This goes hand-in-hand with the last principle.  I have to provide for my family and that ranks right up at the top with personal satisfaction.  Because of the decision to leave the financial stability of the hospital, I’ve taken on a second job to try to narrow the gap between what I used to make and what I make now.  Again, work is not the problem, but other problems do arise.  For instance, it is now one additional day that I am away from my family.  One additional day that I don’t get to recharge.  One additional day in which I have responsibilities outside that of just my family.

We must question our decisions and determine if we are on the right track.  I am sure that I made the right decision to take the job at the lower paying position, but not sure if I need to keep the second job or choose a different path.

“Many men have robbed themselves of their destiny because they have allowed discouragement to rob them of their dreams”

I’ve been blessed throughout my life.  A good friend, Mary Jones, described my life like this. It goes beyond me though.  I’ve been blessed with a support system that treated me fair and always encouraged me to just keep going forward.

Not everyone has been as blessed and we all start the race at a different starting line, but we all must run.

Principle four “Trials develop your character, preparing you for increased blessings.”

As long as you don’t stay down, you will grow stronger and more resilient.  When you become stronger, more people will follow.  I’ve had many trials in life but was too dense at the time to know that quitting was an option.  I was too dense to know that there were other possibilities and that failure was an option.

These trials and difficulties, we all have them, have led me down the path.  We all have fears and skeletons in our closets that push us or create chips on our shoulders.

 

HOW one responds to those fears, skeletons, and chips will define WHO one becomes in life!

Excerpts from The legend of the Monk and the Merchant

Author: Dr. Vince Gutierrez, PT, cert. MDT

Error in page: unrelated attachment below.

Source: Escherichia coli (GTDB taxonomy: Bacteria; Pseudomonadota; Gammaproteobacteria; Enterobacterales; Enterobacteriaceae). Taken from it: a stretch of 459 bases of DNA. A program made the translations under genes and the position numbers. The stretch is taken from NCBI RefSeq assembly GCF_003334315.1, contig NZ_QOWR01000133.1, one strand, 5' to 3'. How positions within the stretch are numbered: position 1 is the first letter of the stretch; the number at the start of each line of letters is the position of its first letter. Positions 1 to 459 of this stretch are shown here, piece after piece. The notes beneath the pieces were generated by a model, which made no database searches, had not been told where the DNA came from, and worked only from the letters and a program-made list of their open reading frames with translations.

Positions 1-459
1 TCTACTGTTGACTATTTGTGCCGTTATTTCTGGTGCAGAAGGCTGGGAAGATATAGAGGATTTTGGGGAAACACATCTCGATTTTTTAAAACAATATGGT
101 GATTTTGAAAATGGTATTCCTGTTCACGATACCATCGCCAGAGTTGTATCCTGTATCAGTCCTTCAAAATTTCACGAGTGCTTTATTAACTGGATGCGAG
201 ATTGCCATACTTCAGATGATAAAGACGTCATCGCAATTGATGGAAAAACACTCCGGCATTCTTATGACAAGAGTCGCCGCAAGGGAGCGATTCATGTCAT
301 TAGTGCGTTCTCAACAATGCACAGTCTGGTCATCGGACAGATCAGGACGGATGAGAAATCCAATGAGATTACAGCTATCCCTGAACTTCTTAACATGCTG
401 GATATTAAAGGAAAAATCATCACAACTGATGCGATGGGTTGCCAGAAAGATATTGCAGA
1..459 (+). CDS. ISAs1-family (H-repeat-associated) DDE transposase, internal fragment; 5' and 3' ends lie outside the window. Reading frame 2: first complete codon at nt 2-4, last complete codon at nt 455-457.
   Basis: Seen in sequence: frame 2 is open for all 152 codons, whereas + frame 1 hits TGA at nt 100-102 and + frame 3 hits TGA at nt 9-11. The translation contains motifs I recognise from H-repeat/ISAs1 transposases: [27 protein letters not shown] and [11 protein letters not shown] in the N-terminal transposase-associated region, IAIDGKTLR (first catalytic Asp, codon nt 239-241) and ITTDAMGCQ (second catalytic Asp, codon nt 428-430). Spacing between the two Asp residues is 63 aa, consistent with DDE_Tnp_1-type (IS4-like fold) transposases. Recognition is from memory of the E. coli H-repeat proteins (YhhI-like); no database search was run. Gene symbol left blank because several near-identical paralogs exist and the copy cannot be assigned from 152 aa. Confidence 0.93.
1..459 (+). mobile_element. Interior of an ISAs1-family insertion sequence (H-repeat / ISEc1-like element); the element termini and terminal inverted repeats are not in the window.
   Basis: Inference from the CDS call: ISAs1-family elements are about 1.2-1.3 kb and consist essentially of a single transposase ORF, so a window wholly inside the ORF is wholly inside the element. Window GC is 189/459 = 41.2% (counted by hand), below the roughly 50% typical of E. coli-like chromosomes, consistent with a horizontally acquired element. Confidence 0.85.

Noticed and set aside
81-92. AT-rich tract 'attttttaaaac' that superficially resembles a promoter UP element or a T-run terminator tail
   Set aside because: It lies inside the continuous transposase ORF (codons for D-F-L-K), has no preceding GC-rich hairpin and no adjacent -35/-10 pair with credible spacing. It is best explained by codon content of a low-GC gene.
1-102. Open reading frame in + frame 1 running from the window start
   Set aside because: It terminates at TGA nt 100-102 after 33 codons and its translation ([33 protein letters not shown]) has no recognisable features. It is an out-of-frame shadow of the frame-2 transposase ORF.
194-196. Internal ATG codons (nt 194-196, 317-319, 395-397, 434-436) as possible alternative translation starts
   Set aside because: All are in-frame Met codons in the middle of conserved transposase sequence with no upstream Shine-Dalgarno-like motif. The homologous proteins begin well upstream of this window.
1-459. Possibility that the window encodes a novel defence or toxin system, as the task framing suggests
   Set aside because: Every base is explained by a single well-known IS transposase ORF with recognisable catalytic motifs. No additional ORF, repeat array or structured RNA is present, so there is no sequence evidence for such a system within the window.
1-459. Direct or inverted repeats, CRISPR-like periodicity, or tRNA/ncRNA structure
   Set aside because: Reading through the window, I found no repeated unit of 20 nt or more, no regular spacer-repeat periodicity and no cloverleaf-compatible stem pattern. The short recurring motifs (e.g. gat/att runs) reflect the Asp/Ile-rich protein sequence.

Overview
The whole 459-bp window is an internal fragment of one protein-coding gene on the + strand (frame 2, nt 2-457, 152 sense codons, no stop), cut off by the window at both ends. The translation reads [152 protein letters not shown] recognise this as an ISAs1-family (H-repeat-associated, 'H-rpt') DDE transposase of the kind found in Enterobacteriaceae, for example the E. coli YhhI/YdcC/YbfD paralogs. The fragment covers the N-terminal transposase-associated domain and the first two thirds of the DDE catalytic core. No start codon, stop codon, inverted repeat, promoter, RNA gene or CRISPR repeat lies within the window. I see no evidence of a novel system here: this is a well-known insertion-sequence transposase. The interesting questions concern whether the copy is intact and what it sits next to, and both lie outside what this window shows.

After having dedicated 8 years to growing my knowledge regarding the profession of physical therapy, it seems only fitting that I join the social media world in order to spread a little of the knowledge that I have gained over the years. This by no means is meant to act in place of a one-one medical consultation, but only to supplement your baseline knowledge in which to choose a practitioner for your problem. Having completed a Master of Physical Therapy degree, the MDT (Mechanical Diagnosis and Therapy) certification and currently finishing a post-graduate doctorate degree, I have spent the previous 12 years in some sort of post-baccalalaureate study. Hopefully the reader finds the information insightful and uses the information in order to make more informed healthcare decisions. MISSION STATEMENT: My personal mission statement is as follows: As a professional, I will provide a thorough assessment of your clinical presentation and symptoms in order to determine both the provocative and relieving positions and movements. The assessment process and ensuing treatment will be based on current and relevant evidence. Furthermore, I will educate the patients regarding their symptoms and their likelihood of improving with either skilled therapy, an independent exercise program, spontaneous recovery or if the patient should be referred to a separate specialist to possibly provide a more rapid resolution of symptoms. Respecting the patient’s limited resources is important and I will provide an accurate overview of the prognosis within 7 visits, again based on current research. My goal is to empower the patient in order to take charge of both the symptomatic resolution and return to full function with as little dependence on the therapist as possible. Personally, I strive to be an example for family and friends. My goal is to demonstrate that success is not a byproduct of situations, but a series of choices and actions. I will mentor those, in any way possible, that are having difficulty with the choices and actions for success. I will continue to honor my family’s “blue-collar” roots by working to excel at my chosen career and life situations. I choose to be a leader of example, and not words, all the while reducing negativity in my life. I began working towards the professional aspect of the mission statement while still in physical therapy school. By choosing an internship that emphasized patient care and empowering the patient, instead of the internship that was either closest to home or where I knew that I would have the easiest road to graduation, I took the first step towards learning how to utilize the evidence to teach patients how to reduce their symptoms. I continued this process by completing Mechanical Diagnosis and Therapy courses A-D and passing the credentialing exam. I will continue to pursue my clinical education through CEU’s on MDT and my goal is to obtain the status of Diplomat of MDT. Returning back to school for the t-DPT was a major decision for me, as resources (i.e. time and money) are limited. My choice was between saving money for the Dip MDT course (about 15,000 dollars) and continuing on with the Fellowship of American Academy of Orthopedic Manual Physical Therapists (FAAOMPT) (about 5,000 dollars), as these courses are paired through the MDT curriculum or returning to school to work towards a Doctorate of Physical Therapy degree. I initially planned on saving for the Dip MDT and FAAOMPT, but life changes forced me to re-evaluate my situation. The decision then changed to return for the tDPT, as my employer paid for a portion of the DPT program. My goal for applying to and finishing the Dip MDT and FAAOMPT is 10 years. This is how long I anticipate that it will take to finish paying student loans and save for both programs, based on the current rate of payment. I don’t know if I will ever accomplish what I set forth in the mission statement, but I do know that it will be a forever struggle to maintain this standard that I set for myself.